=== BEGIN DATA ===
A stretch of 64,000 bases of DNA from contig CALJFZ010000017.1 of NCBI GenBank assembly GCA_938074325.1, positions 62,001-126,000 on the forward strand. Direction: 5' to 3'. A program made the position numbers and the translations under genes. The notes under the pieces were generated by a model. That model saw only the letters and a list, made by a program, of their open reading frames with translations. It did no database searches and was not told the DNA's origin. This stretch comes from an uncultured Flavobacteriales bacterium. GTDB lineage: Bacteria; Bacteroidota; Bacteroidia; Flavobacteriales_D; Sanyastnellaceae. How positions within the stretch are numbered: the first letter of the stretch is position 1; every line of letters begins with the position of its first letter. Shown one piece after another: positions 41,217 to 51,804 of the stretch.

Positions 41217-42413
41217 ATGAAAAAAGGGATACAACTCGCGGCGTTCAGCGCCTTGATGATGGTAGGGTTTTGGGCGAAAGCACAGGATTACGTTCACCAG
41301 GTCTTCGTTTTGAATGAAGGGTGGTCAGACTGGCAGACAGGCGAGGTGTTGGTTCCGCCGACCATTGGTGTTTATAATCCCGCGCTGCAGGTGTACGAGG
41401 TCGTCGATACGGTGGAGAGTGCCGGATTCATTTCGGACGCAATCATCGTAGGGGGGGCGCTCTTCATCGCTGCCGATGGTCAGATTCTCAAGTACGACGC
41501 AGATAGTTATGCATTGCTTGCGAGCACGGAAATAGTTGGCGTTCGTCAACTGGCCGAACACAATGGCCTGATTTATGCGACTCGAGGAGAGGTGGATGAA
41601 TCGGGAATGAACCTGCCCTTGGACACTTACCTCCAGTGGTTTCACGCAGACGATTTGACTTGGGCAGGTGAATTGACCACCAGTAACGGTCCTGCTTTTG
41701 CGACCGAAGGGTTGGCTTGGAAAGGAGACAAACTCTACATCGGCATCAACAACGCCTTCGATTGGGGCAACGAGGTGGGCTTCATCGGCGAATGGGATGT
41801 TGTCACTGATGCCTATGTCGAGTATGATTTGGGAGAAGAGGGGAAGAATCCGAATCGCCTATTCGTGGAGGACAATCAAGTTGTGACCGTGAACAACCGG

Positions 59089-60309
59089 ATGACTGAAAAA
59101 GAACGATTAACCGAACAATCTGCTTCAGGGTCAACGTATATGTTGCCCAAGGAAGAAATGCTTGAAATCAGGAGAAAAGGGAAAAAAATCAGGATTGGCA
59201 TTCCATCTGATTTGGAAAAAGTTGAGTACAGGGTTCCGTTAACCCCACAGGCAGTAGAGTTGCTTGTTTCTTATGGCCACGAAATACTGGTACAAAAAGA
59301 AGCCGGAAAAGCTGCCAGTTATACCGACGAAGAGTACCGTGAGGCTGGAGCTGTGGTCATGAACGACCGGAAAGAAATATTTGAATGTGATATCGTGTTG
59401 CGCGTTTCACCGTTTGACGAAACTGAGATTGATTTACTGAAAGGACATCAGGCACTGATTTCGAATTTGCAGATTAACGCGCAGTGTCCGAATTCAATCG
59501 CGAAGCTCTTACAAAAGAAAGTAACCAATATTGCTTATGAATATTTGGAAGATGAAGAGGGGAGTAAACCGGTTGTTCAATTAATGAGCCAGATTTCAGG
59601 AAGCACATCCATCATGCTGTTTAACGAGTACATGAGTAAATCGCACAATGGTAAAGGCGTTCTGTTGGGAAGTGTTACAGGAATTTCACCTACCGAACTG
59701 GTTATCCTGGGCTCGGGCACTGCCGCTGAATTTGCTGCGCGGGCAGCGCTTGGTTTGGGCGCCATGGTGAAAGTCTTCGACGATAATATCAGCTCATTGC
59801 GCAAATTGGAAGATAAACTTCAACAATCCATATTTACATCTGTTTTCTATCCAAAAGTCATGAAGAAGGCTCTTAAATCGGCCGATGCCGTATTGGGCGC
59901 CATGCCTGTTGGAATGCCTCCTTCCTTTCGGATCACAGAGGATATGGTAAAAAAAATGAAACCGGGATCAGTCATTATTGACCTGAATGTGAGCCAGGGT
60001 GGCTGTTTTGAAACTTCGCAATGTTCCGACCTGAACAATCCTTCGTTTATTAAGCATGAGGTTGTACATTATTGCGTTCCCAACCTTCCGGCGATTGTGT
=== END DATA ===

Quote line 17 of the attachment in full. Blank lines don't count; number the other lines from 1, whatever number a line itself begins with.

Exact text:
59601 AAGCACATCCATCATGCTGTTTAACGAGTACATGAGTAAATCGCACAATGGTAAAGGCGTTCTGTTGGGAAGTGTTACAGGAATTTCACCTACCGAACTG